I am an early riser. I get a lot done in the morning before I even go to work. One thing I frequently do when I ride my stationary bike is listen to podcasts–yes, podcasts–(thank you, daughter #1). I usually listen to sermons and sometimes Joyce Meyer.
Joyce is no Episcopalian and she is very down-to-earth in her interpretation of scripture. I like her a lot. She says things like, “Wherever you go for the rest of your life, there you are. Learn to love yourself,” which is not unlike something Emerson said way back when.
Here is her advice on how to reduce stress:
- Trust yourself and everything to God…. leave it and let it go and give it to God.
- Pray…God will not necessarily get rid of our problems, but he strengthens us and enables us to endure them.
- Know when to be quiet. You don’t have to convince people you are a good person. Think of Jesus before Pilate: “Jesus made no reply”.
Stress, she says, is what is going on inside us, not what is going on around us.
She is so right. There is nothing new here, but Joyce knows it is worth repeating over and over because that is the only way to get through to people. She knows too that usually there is no bolt-out-of-the-blue solution/cure for stressed out modern people. It takes work and time and practice. It takes a relationship with God.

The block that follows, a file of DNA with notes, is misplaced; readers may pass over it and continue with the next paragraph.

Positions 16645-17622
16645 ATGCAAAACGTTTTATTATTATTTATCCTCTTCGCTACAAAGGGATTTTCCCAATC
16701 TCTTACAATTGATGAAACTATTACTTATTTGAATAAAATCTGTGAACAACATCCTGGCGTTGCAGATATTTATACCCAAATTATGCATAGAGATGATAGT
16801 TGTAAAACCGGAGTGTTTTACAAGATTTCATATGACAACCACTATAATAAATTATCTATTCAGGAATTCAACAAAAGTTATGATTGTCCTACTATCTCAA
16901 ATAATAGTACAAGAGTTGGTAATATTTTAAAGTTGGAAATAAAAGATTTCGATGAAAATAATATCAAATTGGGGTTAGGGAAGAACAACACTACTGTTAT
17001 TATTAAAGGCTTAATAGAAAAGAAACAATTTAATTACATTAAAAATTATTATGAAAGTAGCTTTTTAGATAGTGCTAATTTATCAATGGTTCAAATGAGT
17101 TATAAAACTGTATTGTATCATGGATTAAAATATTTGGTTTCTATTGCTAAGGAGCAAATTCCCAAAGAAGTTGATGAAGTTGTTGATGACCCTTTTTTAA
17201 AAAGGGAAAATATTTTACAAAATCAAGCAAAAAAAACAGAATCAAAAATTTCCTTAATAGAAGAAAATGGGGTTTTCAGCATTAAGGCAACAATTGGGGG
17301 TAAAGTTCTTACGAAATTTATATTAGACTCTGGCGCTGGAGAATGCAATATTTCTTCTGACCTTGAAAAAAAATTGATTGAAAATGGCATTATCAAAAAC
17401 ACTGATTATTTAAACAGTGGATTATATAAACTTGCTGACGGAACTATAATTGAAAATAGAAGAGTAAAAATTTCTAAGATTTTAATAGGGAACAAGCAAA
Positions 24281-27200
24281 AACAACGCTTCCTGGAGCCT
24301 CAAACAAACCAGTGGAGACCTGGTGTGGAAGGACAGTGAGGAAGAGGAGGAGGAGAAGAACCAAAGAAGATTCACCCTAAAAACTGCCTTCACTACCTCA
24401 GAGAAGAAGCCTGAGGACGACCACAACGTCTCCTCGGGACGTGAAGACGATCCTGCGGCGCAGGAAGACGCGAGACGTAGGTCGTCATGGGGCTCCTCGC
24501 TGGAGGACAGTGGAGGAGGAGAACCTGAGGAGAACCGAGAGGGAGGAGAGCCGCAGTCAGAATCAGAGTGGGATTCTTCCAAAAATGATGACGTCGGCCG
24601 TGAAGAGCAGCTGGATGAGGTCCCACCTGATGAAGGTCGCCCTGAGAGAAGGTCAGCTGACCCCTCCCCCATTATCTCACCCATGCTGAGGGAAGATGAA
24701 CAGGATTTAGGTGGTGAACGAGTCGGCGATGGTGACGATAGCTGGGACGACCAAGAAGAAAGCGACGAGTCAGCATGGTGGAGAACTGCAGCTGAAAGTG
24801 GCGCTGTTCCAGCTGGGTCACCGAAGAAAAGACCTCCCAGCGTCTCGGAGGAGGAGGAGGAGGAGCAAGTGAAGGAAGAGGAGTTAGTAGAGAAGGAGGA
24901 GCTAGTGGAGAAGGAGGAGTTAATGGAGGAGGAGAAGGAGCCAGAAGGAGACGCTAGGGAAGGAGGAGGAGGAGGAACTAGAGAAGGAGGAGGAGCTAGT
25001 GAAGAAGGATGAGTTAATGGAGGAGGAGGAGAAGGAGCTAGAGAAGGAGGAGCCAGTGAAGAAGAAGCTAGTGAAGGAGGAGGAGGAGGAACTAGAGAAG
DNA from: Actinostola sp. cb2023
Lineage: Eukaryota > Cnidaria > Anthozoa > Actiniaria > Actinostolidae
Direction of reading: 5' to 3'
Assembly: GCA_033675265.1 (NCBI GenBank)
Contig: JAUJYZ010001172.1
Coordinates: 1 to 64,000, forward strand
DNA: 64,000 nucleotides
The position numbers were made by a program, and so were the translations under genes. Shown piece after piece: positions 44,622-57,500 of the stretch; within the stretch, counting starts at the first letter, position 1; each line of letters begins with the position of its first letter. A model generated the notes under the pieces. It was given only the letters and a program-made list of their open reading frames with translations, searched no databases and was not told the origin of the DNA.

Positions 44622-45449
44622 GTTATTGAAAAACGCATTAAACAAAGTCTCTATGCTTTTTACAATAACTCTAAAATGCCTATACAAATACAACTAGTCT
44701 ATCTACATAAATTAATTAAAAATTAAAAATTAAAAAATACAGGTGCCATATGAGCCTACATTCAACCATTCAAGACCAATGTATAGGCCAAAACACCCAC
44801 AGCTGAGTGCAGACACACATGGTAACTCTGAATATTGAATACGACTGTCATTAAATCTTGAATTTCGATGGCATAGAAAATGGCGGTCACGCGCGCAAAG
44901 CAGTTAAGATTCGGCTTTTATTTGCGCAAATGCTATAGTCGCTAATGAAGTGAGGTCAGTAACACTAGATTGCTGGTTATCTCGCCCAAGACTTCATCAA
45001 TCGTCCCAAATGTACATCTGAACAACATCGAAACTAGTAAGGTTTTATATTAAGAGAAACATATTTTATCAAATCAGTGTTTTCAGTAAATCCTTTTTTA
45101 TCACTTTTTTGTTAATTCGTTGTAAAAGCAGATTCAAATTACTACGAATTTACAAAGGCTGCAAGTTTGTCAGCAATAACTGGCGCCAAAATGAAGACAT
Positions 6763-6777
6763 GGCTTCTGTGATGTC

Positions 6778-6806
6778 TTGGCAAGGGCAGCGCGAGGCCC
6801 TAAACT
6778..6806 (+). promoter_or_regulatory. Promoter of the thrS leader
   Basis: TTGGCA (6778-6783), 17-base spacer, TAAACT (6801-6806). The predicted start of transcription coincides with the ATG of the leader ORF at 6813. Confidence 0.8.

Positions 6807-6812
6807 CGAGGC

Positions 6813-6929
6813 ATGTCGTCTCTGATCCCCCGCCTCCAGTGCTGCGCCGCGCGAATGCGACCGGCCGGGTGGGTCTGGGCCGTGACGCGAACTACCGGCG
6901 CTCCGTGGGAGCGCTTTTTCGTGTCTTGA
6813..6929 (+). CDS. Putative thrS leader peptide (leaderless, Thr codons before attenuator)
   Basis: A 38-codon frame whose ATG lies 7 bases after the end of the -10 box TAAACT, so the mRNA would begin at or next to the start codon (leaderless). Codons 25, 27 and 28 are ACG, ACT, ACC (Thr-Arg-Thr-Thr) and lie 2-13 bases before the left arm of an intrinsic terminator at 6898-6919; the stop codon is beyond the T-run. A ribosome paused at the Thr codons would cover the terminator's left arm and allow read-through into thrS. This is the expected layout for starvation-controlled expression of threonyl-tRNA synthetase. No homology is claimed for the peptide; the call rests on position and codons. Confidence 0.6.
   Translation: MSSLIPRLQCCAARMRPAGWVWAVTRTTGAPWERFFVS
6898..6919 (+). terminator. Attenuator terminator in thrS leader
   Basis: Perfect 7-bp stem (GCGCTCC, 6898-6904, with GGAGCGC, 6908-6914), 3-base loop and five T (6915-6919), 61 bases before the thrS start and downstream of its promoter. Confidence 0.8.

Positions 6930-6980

I also like The Very Rev. Dr. Paul F. M. Zahl, who is a retired Episcopal priest. He formerly was rector of All Saints Episcopal Church in Chevy Chase, MD, and dean and president of Trinity Episcopal School for Ministry, Ambridge, PA. He is a lot more intellectual than Joyce Meyer, but I can still relate to him. He says things like:
But there is one risky question. It is the question, “How can I be justified?” This question has been asked by persons as diverse as St. Augustine in the Fourth Century, Martin Luther in the Sixteenth Century, and Sam Pekinpah the film director, in our own time. Pekinpah, by the way, said that the single question he pondered day and night his entire life was, How can I go down to my house justified?
There is good stuff out there. You just have to keep looking.
Set your minds on things that are above, not on things that are on earth, for you have died, and your life is hidden with Christ in God.
Think of Him often, adore him continually, live and die with Him; that is the glorious business of a Christian; in a word, it is our calling; if we do not know that calling we must learn it.
(The painting is “Interior, Woman at a Bureau” by William Smith Anderson (Scottish, 1878-1929)